Louis Armstrong’s evangelical musical career in music began more than one hundred years ago. He dazzled hard-core Satchmo-lovers and nice ordinary people alike with each recording he made and much more so every time he appeared on stage the world over, whether he appeared with his Hot Fives and Hot Sevens. His was an evolving revolution whether it was with his small New Orleans combos or the 1920s. Through the 1930s and 1940s when he fronted big bands the gloss came off slightly and in the late 1940s he made way for the glorious Beboppers.
It was around this time (May, 1935) that Mr Armstrong came under the influence of his long-time manager, Joe Glaser who triggered the disbanding of his large ensemble and facilitated the formation of The Louis Armstrong All-Stars, the band with which he undertook several successful tours of Europe (among other continents and countries around the world). It seems that this was what everyone had been waiting for, not the least Mr Armstrong himself. This meant a return to the style of his greatest achievements; a free-wheeling format made for mutual inspiration and joy.
The Louis Armstrong All-Stars introduced a new generation of listeners to Satchmo’s genius and charisma, which shone as Mr Armstrong’s luminous swinging trumpet-playing style and razor-rasp of his vocalastics, was broadcast in tandem with Jack Teagarden’s mournful trombone, the loping lines of Earl Hines’ piano, Arvell Shaw’s poetic, melodious bass and the perky drumming of giants such as Sid Catlett and Cozy Cole.
Those men became natural peers for Satchmo – like brothers, the trumpeter said – playing and singing with shared warmth and wit. But throughout, Satchmo reigned supreme. Whether delivering melancholy Blues or effervescent Jazz standards, his musicality and power remained remarkable, making everything he touched his own, illuminating the simplest phrase. His showmanship was as natural as his musicianship; in both he reached out to his audiences and he mesmerised them.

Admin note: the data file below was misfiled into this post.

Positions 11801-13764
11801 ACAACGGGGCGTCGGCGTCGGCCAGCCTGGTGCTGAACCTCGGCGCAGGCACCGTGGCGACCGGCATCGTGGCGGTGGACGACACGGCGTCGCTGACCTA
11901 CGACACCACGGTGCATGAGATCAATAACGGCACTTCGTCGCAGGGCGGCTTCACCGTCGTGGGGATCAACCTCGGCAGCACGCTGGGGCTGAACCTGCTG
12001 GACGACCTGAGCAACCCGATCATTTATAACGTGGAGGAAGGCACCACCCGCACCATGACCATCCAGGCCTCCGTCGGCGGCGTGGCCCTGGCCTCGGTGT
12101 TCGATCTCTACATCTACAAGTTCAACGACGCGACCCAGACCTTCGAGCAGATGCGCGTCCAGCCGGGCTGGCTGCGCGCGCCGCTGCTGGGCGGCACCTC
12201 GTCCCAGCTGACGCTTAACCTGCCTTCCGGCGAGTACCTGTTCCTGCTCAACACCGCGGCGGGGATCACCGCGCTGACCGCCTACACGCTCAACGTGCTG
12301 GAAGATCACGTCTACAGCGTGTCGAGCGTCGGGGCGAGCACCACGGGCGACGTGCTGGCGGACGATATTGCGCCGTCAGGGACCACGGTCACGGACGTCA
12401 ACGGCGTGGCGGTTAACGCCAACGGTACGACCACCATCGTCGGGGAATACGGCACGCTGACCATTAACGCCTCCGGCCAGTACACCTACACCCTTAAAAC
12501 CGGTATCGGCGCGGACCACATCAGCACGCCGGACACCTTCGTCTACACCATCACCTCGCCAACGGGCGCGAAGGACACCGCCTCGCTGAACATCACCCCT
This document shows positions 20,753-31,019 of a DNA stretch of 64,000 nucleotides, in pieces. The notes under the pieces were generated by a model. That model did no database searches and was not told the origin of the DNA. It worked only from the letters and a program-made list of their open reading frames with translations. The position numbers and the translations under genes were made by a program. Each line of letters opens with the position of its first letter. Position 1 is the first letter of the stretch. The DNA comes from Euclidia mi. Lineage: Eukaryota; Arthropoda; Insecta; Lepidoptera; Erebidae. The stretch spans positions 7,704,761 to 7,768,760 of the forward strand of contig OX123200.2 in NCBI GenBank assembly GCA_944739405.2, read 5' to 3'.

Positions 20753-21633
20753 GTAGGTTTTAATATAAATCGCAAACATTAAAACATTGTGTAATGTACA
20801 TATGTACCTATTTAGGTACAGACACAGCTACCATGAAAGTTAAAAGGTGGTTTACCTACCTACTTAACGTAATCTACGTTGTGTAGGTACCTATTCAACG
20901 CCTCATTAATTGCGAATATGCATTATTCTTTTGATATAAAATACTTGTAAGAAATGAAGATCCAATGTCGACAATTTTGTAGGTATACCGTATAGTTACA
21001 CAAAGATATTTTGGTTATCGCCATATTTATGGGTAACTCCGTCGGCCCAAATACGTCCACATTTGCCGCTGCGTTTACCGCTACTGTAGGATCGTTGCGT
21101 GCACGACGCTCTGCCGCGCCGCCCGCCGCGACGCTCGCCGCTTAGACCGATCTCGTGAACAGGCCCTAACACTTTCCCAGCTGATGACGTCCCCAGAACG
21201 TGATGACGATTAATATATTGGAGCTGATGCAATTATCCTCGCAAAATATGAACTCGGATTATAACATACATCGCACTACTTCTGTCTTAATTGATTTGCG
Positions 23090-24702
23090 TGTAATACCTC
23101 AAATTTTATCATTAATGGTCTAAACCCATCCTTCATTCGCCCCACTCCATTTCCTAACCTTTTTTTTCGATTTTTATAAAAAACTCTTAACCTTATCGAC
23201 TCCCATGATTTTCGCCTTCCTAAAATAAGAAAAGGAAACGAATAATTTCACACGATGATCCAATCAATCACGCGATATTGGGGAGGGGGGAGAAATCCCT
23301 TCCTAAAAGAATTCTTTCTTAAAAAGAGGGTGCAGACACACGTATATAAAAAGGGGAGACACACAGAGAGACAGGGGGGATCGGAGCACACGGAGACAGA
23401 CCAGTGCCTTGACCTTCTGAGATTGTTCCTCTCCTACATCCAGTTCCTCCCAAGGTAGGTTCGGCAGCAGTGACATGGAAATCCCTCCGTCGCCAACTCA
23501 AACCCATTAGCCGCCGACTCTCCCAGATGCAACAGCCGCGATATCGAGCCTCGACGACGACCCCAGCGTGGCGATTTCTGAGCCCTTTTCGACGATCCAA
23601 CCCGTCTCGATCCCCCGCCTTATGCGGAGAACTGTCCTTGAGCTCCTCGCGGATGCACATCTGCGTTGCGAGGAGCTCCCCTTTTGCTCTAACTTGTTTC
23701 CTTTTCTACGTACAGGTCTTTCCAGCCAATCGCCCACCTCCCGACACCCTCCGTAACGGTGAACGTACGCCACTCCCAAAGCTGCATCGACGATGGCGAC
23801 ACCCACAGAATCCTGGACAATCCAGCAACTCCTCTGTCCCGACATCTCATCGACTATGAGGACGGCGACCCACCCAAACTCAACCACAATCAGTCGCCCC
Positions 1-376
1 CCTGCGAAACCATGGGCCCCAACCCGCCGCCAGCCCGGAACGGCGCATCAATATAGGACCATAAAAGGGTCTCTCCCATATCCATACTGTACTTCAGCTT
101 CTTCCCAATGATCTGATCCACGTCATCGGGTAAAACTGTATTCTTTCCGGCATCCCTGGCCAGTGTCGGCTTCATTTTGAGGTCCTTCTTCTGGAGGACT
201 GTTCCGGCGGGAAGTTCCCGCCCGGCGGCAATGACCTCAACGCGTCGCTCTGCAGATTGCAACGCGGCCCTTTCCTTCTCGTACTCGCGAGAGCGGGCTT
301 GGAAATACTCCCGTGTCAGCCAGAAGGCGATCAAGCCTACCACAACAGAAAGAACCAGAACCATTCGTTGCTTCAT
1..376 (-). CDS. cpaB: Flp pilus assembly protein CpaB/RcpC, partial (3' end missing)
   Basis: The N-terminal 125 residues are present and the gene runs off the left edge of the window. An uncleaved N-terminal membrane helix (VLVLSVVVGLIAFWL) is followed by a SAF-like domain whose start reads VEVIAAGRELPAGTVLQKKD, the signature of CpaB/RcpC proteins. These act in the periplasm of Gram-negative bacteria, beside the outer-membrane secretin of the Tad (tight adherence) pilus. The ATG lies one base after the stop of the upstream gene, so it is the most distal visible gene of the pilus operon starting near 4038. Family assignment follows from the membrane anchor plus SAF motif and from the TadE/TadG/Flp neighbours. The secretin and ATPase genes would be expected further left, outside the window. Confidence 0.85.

You can hear this in the applause. And you can also hear – in everything Satchmo did – why younger musicians, even those who were sceptical of Louis the entertainer, remained in awe of Louis the master and Jazz life-force.
Louis Armstrong: Live in Europe This is music from the period when Louis was re-inventing himself with members of his All-Stars. The great one was in Europe, where he was – and continues to be – revered by musicians and listeners alike. Together with inimitable partners such as Jack Teagarden, Trummy Young and Barney Bigard, and with Earl Hines, Arvell Shaw, Sid Catlett and Cozy Cole, Satchmo presents his Jazz masterclass with spellbinding effect.
Every song tells a story in a memorable way. Satchmo makes you hear music inside the music. Each of the pieces develops from a beguiling, elegant melody evoking not only a memorable time when Jazz was young, but also points to the journey that will be undertaken. As ever, Satchmo’s creativity stimulates mental pictures of each narrative evoking the life of the times. It is fast-paced music in which Satchmo conveys his artistry with spellbinding effect, drawing in his wake each of the other musicians who grace these performances.
Satchmo doesn’t waste time on trying to find novel approaches – he just lets the music speak for itself with engaging elegance and wit. You will be hard-pressed to find a better version of “Royal Garden Blues” or, for that matter “On The Sunny Side of the Street’. He is positively stompin’ on “Way Down Yonder in New Orleans” – of course no one could sing and play better – especially about his beloved New Orleans. The vitality and sparkle of this music shines brightly throughout.